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First job as a line chef.

post #1 of 6
Thread Starter 

Hi, I have a trial day as a line chef at Wagamama on Sunday, 11-3.
I've never actually had any experience as a chef or anything like that before, but I'm really enthusiastic about it and I've waitressed and worked in a fish & chip shop for 3 years so I have the customer service bit down.
Does anyone have any advice for me? I really, really want this job and I really want to make a good impression but I'm scared as I have no experience at being a line chef...or any chef at all, really!

post #2 of 6
Thread Starter 
Anyone? I'm sorry to be pushy, but I'm just pretty nervous and I really want to do well...
post #3 of 6

There was a decent post similar to this not long ago, at http://www.cheftalk.com/t/70495/first-time-ina-professional-kitchen-do-s-and-donts-what-to-expect#post_387405

 

I've seen a lot of nervous, excited stages.  The simplest advice I can give you is to ask (smart) questions about whatever you're asked to do, and then do your dangdest to execute it exactly how you're shown.  There's nothing worse than a stage who's so anxious to impress that they don't take the time to understand what you want, take an hour cutting all your carrots for the night wrong (come on obliques aren't THAT hard) and then make more work for the rest of the line.  I'd much rather spend a few extra minutes explaining and demo'ing what I want so you can do it correctly and actually contribute to service.  This also isn't the time to try to wow them with your creativity.  Consistency is paramount for a good kitchen and what separates the best line cooks from the rest.  You're more likely to impress if you show that you can follow direction and execute what you're asked to.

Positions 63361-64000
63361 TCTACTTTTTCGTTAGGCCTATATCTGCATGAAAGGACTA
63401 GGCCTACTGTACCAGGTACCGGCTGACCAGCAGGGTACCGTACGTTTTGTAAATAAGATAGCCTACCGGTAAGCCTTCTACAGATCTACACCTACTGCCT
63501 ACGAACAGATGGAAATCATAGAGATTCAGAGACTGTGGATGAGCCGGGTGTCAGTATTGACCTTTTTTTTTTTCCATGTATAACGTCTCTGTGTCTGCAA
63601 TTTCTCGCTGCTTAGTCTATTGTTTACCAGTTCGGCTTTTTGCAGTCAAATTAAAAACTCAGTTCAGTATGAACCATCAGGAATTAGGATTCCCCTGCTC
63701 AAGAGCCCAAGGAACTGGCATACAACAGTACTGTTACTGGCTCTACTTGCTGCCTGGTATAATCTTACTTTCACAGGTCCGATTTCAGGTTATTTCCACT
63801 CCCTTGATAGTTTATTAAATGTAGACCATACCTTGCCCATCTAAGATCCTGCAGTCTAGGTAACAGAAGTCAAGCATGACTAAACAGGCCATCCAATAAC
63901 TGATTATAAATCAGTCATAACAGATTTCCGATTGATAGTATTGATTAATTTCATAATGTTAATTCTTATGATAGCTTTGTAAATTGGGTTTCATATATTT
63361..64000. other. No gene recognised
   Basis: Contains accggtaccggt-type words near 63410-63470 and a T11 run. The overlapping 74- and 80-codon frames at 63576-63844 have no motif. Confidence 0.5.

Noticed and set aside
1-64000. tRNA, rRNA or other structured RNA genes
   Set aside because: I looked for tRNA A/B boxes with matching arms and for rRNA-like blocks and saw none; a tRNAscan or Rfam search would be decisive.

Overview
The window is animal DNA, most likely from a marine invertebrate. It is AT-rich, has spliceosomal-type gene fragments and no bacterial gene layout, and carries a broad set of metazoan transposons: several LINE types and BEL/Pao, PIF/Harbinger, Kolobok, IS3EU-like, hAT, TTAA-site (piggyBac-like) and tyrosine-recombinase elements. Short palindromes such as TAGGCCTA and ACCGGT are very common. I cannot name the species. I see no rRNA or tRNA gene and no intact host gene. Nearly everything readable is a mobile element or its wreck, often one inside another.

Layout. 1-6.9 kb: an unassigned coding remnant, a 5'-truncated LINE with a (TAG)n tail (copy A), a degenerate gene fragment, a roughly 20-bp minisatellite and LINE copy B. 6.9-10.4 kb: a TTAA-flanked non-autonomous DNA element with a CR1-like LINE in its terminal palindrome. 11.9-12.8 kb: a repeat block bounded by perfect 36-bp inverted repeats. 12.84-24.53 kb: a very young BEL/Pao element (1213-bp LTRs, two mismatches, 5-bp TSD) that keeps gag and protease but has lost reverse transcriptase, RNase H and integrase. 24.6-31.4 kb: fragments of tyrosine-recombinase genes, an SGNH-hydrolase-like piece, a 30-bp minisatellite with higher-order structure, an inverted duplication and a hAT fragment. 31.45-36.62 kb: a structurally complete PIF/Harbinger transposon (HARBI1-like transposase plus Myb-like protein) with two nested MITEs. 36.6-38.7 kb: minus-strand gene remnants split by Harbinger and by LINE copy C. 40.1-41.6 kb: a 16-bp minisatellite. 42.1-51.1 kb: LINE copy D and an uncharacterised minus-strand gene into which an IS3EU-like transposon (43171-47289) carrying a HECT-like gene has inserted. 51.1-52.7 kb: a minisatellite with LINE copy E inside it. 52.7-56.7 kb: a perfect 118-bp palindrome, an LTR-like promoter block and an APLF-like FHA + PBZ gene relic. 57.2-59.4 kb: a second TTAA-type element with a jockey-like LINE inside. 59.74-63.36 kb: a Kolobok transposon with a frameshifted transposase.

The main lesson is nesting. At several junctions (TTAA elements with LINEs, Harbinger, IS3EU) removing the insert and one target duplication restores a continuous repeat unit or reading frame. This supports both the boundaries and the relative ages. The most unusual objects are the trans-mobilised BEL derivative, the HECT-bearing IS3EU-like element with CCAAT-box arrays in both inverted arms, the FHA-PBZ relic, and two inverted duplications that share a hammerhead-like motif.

Work as hard and fast as you're able, ask the right questions, don't screw up.  Piece of cake, right?  Let us know how it goes. 

post #4 of 6

If you're going in with a positive attitude, a certain amount of skill, and some humility you should be fine.  Like modchef said, do what they ask you, do it correctly and do it in a timely manner.  Be straightforward in your questions and your responses.  If you don't know how to do something, say it.  Don't fake the funk.  Kitchens want someone that can learn to do stuff their way, not someone who thinks they know whats best.  Remember this is the BOH, not the FOH.  Don't lean, cross your arms or look bored.  Ask for something to do.  Ask another cook if they need something.  As long as the restaurant knows you have no experience and are appreciative of your drive to learn it, could be a wonderful relationship. 

post #5 of 6

And yes....let us know how it goes!

post #6 of 6
Thread Starter 

Thanks very much, the extent of my skill is occasionally cooking meals at home. I can chop vegetables and cook noodles (which is pretty much most of what I'll be doing, I think) but that's about it. I've never sliced or dice meat or anything.
I just hope I do well enough to impress or for them to think I'm at least competent enough to keep on. That's all I want, really. Again, I've no experience in this area at all, but it's something I really want to try out.

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